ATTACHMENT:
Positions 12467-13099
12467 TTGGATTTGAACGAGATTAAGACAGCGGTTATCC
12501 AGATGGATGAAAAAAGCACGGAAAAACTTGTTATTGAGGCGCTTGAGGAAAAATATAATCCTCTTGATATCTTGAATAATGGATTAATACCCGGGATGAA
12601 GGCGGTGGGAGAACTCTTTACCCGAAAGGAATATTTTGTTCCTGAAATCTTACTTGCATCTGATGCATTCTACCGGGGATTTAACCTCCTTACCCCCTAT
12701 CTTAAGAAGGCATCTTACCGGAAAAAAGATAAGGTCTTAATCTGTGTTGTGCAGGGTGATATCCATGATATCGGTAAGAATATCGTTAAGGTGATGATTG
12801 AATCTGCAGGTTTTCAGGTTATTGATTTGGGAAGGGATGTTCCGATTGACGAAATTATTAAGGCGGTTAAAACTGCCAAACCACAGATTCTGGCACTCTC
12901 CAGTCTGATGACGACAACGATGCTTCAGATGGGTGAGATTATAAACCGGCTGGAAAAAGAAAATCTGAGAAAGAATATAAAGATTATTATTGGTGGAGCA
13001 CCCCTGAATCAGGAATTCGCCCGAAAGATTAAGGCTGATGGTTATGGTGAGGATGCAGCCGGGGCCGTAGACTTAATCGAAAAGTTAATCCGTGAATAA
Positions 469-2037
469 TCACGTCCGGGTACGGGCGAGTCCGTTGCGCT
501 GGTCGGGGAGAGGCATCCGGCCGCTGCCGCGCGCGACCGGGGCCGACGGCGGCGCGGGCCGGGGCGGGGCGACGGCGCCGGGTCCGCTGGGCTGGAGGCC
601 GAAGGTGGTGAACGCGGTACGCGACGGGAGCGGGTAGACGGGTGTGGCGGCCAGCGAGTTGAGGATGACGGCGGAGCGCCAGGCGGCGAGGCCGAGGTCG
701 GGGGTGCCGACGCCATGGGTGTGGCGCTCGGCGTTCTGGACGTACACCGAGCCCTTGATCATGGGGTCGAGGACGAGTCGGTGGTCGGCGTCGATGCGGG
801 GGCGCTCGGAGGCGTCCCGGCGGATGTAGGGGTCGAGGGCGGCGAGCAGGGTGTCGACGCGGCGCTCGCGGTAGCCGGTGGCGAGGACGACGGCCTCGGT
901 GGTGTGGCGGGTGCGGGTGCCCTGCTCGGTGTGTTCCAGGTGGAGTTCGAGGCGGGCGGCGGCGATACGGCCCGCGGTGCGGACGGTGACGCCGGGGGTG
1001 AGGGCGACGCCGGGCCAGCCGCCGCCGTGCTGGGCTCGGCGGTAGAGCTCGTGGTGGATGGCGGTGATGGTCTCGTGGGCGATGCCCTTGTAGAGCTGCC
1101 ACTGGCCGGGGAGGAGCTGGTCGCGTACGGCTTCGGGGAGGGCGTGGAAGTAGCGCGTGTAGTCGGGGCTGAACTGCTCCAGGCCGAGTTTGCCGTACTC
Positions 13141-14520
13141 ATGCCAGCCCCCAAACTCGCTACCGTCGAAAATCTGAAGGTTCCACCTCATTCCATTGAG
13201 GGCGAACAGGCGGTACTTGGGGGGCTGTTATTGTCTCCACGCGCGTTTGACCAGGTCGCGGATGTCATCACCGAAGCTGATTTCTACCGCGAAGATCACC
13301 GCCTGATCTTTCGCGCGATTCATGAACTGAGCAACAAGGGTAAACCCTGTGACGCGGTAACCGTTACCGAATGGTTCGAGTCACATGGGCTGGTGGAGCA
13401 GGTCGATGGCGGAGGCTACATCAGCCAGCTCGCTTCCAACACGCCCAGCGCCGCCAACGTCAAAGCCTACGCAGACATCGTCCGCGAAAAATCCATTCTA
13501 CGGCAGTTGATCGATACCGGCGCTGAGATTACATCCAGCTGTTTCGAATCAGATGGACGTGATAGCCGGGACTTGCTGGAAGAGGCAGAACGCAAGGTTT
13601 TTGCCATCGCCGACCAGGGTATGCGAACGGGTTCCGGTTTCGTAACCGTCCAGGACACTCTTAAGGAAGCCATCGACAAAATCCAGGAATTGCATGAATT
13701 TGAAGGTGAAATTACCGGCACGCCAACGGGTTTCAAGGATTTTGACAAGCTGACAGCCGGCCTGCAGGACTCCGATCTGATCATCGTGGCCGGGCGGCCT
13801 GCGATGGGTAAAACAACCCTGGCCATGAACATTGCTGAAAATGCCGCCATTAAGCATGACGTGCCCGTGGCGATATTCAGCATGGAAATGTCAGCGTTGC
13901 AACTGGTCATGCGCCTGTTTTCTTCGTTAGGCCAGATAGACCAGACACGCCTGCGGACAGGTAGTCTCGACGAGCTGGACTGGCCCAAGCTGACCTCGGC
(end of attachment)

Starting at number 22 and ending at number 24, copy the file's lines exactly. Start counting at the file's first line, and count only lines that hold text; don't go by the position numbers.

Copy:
13401 GGTCGATGGCGGAGGCTACATCAGCCAGCTCGCTTCCAACACGCCCAGCGCCGCCAACGTCAAAGCCTACGCAGACATCGTCCGCGAAAAATCCATTCTA
13501 CGGCAGTTGATCGATACCGGCGCTGAGATTACATCCAGCTGTTTCGAATCAGATGGACGTGATAGCCGGGACTTGCTGGAAGAGGCAGAACGCAAGGTTT
13601 TTGCCATCGCCGACCAGGGTATGCGAACGGGTTCCGGTTTCGTAACCGTCCAGGACACTCTTAAGGAAGCCATCGACAAAATCCAGGAATTGCATGAATT